Sunday, July 27, 2008

SUMMER HOURS / L'HEURE D'ETE - dry philosophical drama

SUMMER HOURS is a hopelessly dry philosophical drama in which narrative drive and emotional veracity are sacrificed for a rather hackneyed discussion of the nature of memory, artistic value and heritage.

The movie opens with a scene of a family celebrating their grandmother's birthday in a French country house. The wonderfully well-preserved Anna Scob plays the matriarch as a refreshingly realistic woman: she has sacrificed her life to preserving the memory of her beloved uncle, a famous artist, but she will not impose the same burden on her own children. They come, enjoy the house, leave her exhausted and abandoned. She knows that there is no room for her in their full lives, and that, with the exception of her eldest son, they have no appreciation of the wonderful works of art nouveau scattered throughout the property.

The film then moves into its second segment. Some time has passed and the matriarch has died. The three children meet at the funeral and decide what to do with the house. The younger son is an ambitious businessman moving to China, with no need of a third-share in a living museum. The daughter is a successful New York-based designer, similarly keen to sell out of the house and, indeed, of France. The elder son is forced to comply as he doesn't have the money to buy them out.

It is at this point that I thought the family drama would break into a fever pitch. But no, everyone is incredibly civilised. Yes, the elder brother, played ably by Charles Berling (RIDICULE), is heart-broken, but he can empathise with his siblings. Indeed the sister (Juliette Binoche) and the younger brother (Jérémie Renier (IN BRUGES)) are also keen not to impose on their brother, and are sorry that the necessary actions must be taken. In addition, there is a sniff of passed scandal, but nothing that is developed or played out.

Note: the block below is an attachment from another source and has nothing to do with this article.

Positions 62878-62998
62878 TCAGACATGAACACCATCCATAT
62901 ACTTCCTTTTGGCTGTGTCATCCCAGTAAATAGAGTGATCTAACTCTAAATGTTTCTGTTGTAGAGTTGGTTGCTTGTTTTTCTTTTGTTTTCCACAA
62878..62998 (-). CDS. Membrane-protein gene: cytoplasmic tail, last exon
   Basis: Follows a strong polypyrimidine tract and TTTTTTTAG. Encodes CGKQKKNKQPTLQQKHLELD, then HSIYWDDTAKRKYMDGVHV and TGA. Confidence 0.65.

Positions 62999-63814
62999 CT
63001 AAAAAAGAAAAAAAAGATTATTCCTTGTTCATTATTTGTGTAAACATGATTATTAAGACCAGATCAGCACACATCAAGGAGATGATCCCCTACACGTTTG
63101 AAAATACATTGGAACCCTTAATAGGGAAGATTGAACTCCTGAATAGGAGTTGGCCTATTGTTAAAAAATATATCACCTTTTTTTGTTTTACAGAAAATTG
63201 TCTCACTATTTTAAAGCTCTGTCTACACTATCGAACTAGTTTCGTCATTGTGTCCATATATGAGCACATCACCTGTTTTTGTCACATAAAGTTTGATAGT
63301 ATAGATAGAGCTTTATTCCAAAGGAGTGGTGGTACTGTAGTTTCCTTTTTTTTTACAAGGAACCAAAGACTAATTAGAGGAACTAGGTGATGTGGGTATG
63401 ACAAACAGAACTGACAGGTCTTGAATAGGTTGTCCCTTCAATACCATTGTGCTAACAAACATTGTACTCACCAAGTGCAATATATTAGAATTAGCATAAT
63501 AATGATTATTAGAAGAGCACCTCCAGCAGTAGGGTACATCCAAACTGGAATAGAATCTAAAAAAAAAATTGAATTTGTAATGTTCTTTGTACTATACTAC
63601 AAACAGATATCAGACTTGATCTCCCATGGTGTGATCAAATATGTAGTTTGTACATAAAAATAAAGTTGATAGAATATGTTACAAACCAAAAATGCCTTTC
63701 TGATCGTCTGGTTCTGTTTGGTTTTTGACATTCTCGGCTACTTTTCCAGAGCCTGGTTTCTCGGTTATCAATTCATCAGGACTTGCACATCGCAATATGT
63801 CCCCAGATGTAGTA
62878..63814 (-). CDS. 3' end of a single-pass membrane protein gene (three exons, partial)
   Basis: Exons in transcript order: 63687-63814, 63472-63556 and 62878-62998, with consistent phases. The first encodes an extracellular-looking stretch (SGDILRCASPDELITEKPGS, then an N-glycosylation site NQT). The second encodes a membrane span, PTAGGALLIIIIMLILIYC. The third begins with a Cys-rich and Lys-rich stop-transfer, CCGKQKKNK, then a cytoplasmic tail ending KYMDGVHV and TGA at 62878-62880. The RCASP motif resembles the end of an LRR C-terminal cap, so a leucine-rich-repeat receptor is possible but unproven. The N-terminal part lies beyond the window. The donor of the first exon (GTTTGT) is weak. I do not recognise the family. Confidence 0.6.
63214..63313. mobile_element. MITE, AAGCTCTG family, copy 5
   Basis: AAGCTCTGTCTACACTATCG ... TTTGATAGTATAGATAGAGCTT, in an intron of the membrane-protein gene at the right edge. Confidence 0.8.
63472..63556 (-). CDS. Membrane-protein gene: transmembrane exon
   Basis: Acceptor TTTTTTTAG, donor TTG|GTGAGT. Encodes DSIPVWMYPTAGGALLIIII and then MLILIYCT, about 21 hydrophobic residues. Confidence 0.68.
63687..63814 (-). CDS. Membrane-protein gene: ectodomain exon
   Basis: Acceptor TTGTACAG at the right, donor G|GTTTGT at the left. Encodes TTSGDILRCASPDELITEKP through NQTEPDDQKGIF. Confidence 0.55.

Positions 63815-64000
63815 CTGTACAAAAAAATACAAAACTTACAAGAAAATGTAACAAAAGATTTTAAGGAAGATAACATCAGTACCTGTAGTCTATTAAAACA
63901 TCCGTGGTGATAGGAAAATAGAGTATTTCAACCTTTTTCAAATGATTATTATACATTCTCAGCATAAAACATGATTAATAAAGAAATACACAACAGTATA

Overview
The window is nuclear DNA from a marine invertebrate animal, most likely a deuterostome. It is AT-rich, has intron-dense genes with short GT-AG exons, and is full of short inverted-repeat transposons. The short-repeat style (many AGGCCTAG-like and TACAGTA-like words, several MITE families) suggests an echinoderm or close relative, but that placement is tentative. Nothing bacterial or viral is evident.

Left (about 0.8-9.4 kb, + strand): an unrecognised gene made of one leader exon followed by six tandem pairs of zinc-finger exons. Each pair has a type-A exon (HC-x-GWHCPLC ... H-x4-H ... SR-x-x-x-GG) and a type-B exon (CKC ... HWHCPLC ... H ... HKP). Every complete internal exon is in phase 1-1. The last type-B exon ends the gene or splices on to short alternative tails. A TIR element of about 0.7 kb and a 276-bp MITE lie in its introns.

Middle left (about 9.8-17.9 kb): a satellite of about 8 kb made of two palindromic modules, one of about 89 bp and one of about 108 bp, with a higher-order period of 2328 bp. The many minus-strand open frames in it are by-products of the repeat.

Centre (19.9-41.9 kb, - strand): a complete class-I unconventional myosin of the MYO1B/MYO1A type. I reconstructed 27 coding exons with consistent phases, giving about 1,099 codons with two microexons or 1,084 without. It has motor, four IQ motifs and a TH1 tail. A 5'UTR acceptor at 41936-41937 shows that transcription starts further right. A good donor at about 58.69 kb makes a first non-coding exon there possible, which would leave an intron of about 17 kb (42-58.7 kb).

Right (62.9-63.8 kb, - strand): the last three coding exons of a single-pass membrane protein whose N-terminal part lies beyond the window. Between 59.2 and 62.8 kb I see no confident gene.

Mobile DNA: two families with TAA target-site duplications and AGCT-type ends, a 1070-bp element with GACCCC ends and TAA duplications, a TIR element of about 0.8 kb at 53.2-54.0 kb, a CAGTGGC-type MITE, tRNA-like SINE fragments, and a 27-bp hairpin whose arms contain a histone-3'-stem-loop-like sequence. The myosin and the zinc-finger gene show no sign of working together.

So, the movie grinds on through the disposals, in an ever more dessicated, academic discussion. Do the objects, removed from the house into the Musee d'Orsay, caged and sterile, lose their real beauty? Or is it better that they should be properly restored and displayed for the nation? Should we sanctify our heritage or play basketball in the artists studios of yesterday? And what constitutes art? The honest appreciation of a cleaner, or the appraisal of a critic?

SUMMER HOURS is a movie, then, that sacrifices emotion to academic discussion. Such a shame, that's it's intellectual debates are so trite and unoriginal.

SUMMER HOURS was released in France and the Netherlands earlier this year. It is currently on release in Taiwan and the UK. It goes on release in Greece on August 14th.

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